Late last night, long after the evening news shows were done, the Senate Armed Services Committee released a newly-declassified report on the scope of America's "enhanced interrogation tactics."
It's an ugly story, offered in great detail (it was completed in November 2008) but not inconsistent with what previous reports have detailed about why and how we came to torture.
Here's my question for the day: does the release of the results of this pointed investigation make it more or less likely that we'll see torture prosecutions or a "torture commission"?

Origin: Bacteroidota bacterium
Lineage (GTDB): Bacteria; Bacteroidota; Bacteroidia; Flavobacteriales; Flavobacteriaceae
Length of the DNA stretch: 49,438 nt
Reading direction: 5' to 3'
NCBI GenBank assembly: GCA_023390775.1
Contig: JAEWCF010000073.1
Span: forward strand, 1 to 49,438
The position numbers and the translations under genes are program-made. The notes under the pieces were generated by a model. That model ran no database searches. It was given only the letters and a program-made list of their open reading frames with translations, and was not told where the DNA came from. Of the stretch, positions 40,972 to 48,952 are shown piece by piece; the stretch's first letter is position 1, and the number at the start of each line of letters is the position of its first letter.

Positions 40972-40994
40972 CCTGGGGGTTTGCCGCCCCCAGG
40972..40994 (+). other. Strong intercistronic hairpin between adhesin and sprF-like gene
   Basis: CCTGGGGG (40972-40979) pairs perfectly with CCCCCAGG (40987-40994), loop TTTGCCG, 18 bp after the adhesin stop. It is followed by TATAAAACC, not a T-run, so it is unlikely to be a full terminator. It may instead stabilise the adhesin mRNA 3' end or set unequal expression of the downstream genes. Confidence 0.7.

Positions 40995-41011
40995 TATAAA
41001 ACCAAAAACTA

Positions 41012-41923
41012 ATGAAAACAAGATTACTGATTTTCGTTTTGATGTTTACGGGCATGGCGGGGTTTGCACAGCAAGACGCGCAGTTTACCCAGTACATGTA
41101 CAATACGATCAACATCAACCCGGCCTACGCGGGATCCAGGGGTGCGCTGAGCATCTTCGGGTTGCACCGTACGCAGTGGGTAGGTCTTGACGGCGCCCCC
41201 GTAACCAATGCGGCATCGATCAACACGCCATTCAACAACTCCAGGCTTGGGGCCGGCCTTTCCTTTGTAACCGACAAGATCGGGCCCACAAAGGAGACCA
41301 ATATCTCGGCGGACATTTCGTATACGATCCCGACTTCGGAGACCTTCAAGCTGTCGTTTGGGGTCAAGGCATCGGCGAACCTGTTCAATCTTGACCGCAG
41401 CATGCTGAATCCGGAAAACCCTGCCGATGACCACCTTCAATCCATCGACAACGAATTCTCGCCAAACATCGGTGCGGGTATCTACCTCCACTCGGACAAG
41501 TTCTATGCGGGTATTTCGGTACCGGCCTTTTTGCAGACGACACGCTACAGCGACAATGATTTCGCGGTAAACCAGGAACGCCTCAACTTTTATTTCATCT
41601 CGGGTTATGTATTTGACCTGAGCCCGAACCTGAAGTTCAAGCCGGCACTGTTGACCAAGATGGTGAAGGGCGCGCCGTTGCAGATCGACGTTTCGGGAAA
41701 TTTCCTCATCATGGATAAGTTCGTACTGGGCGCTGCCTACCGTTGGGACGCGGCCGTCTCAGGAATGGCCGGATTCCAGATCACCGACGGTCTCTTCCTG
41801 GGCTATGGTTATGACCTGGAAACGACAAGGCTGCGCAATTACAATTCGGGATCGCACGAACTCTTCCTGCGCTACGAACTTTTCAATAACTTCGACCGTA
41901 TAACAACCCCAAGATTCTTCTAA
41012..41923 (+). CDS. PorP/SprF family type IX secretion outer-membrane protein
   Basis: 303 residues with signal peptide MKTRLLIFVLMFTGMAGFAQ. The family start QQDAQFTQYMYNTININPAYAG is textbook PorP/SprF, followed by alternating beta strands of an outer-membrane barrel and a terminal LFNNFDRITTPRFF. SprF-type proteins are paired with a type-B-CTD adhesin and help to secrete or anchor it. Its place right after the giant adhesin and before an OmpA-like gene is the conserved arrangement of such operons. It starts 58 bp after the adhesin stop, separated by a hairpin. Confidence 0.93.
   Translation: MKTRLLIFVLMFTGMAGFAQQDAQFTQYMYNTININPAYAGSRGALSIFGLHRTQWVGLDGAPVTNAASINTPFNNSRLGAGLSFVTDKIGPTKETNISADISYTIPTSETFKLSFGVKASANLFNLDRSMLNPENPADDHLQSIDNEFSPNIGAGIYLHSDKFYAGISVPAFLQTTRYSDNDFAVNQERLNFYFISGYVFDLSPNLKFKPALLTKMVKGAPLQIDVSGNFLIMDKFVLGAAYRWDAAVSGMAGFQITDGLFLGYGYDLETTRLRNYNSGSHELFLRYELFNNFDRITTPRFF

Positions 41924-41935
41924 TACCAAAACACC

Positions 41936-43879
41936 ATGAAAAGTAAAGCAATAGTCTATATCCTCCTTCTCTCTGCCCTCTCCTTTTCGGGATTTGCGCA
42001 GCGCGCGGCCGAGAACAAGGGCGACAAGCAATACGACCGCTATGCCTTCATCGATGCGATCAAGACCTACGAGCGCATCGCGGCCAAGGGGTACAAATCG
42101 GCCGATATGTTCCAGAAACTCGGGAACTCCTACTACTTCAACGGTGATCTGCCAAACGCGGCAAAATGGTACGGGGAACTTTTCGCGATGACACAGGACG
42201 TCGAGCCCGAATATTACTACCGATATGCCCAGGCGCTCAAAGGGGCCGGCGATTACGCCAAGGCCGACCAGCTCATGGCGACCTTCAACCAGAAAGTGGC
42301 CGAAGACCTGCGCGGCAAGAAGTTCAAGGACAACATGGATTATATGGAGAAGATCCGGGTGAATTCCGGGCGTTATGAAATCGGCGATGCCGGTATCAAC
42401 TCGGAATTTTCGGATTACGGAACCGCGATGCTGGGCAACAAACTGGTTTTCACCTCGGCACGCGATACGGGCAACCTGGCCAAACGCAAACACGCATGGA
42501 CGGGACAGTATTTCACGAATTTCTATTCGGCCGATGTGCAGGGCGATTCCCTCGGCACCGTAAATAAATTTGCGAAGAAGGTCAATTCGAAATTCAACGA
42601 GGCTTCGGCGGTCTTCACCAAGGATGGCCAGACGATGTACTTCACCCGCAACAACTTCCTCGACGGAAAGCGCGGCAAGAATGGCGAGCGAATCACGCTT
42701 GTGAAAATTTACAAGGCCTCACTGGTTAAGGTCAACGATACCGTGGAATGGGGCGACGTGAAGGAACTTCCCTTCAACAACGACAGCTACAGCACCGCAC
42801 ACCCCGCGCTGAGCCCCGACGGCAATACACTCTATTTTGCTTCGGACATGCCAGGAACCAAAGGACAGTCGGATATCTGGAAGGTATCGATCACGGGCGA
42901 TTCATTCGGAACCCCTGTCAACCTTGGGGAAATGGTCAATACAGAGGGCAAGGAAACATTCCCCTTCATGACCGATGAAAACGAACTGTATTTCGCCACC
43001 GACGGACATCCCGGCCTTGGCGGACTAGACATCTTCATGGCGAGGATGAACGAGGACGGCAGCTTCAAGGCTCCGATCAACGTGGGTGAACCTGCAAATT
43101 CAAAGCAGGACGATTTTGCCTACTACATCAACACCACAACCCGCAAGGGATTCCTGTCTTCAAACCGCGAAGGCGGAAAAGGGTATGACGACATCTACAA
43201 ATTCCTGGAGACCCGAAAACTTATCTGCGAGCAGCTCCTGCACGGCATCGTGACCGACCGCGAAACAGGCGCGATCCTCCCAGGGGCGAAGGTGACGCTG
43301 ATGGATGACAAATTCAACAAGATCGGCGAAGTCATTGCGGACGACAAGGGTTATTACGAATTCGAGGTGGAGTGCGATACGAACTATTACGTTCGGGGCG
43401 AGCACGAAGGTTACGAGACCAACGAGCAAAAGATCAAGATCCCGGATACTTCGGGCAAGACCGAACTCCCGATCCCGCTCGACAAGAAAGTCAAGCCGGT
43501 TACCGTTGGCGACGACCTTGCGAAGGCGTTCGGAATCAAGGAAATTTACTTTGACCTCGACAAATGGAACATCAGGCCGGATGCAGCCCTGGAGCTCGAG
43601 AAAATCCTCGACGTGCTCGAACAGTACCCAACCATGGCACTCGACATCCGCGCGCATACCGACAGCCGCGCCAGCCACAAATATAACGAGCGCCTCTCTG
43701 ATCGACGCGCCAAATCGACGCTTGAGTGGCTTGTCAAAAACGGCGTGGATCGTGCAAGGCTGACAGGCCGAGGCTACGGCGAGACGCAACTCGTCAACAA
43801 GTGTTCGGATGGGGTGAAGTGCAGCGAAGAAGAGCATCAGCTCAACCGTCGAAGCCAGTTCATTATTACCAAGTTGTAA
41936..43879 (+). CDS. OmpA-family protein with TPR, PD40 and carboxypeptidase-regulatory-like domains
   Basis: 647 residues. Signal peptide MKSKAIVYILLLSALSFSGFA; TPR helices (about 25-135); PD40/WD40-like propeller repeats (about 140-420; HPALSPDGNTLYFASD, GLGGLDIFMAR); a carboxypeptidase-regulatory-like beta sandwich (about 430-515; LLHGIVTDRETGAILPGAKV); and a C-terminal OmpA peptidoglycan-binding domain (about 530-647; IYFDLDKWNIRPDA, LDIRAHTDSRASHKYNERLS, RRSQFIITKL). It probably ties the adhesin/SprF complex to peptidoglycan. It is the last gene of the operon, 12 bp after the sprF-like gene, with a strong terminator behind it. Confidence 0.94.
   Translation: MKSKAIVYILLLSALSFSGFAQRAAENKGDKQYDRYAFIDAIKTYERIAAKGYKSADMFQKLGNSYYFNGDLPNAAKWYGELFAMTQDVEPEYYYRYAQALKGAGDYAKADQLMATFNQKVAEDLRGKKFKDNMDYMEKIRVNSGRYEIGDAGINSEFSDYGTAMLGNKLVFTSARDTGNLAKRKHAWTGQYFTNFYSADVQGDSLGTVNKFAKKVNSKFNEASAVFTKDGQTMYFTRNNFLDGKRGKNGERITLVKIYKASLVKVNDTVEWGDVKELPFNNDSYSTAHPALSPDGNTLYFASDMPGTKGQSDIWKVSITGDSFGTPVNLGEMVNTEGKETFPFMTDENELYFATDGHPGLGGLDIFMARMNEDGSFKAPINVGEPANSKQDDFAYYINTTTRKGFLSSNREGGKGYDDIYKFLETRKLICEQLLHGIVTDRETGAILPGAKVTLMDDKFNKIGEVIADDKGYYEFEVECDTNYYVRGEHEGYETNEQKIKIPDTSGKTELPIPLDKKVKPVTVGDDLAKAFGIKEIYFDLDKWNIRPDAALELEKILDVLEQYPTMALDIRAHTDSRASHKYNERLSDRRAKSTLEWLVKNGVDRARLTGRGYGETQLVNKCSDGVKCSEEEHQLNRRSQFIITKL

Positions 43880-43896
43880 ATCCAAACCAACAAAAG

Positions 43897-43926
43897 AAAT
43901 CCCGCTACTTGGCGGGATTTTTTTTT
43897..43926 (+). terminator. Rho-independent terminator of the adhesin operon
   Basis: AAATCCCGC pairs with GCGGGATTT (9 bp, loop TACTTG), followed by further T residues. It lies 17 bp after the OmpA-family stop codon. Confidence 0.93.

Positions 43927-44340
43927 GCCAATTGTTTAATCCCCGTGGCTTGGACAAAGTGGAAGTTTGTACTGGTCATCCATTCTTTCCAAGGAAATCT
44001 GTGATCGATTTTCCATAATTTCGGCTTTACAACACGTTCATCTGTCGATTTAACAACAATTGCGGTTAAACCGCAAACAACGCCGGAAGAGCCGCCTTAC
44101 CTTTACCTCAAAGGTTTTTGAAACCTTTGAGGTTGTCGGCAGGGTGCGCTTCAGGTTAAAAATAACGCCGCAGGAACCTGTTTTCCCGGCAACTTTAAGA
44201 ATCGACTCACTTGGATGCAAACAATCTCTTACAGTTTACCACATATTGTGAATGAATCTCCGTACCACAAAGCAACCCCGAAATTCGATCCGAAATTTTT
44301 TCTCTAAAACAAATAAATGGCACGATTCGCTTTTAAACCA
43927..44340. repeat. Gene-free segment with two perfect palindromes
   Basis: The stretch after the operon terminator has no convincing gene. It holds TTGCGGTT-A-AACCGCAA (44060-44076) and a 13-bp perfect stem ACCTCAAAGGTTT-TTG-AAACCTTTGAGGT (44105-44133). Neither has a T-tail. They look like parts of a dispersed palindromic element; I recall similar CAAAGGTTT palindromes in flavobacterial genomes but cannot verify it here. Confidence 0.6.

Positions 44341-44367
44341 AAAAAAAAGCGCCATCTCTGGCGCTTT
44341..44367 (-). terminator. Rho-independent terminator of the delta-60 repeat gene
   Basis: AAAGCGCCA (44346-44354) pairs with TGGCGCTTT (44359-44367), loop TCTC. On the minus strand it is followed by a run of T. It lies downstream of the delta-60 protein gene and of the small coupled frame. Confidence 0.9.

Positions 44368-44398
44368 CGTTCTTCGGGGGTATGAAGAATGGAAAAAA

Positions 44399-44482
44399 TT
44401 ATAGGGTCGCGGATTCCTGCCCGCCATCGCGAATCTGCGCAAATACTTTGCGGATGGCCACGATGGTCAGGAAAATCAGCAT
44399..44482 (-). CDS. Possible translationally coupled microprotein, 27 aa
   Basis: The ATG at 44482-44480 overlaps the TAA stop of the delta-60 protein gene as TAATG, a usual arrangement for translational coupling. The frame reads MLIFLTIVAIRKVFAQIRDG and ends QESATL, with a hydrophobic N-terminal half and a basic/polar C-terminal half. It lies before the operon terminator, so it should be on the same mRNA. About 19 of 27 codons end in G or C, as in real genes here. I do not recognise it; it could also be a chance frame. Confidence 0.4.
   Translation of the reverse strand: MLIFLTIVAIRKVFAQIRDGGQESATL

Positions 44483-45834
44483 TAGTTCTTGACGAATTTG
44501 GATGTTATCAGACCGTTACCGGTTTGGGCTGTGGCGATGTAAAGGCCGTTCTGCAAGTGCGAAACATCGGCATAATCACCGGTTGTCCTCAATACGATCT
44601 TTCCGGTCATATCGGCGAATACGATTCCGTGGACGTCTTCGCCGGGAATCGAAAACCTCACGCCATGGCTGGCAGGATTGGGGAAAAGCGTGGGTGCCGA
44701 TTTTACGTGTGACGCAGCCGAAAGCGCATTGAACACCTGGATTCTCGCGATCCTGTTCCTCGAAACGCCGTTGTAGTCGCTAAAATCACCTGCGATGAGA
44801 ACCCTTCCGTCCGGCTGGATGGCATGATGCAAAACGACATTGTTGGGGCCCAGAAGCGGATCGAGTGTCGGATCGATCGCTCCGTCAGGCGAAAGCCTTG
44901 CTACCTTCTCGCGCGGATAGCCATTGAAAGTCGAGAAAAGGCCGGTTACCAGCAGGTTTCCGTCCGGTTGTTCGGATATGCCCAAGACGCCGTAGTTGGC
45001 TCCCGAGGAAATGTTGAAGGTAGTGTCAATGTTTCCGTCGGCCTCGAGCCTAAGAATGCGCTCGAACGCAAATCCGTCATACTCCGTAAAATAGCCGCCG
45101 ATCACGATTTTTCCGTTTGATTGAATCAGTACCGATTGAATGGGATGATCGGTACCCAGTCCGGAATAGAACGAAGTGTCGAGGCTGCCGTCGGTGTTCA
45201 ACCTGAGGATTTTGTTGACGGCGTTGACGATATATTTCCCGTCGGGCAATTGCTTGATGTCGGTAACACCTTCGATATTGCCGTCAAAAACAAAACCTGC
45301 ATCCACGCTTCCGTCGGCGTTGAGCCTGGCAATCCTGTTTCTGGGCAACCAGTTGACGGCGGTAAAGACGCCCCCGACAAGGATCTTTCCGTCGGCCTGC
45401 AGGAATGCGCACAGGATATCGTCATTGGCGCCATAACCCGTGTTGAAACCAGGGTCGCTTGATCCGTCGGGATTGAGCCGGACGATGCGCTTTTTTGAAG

In other words, will opponents of those two options now point to the Armed Services Report and declare "we don't need to look back again, we've already done it"?
Or will the report only push the Congress and the White House into pressing the torture question further? Discuss.
Andrew Cohen is CBS News Chief Legal Analyst and Legal Editor.. You can read more of his posts in Hotsheet here.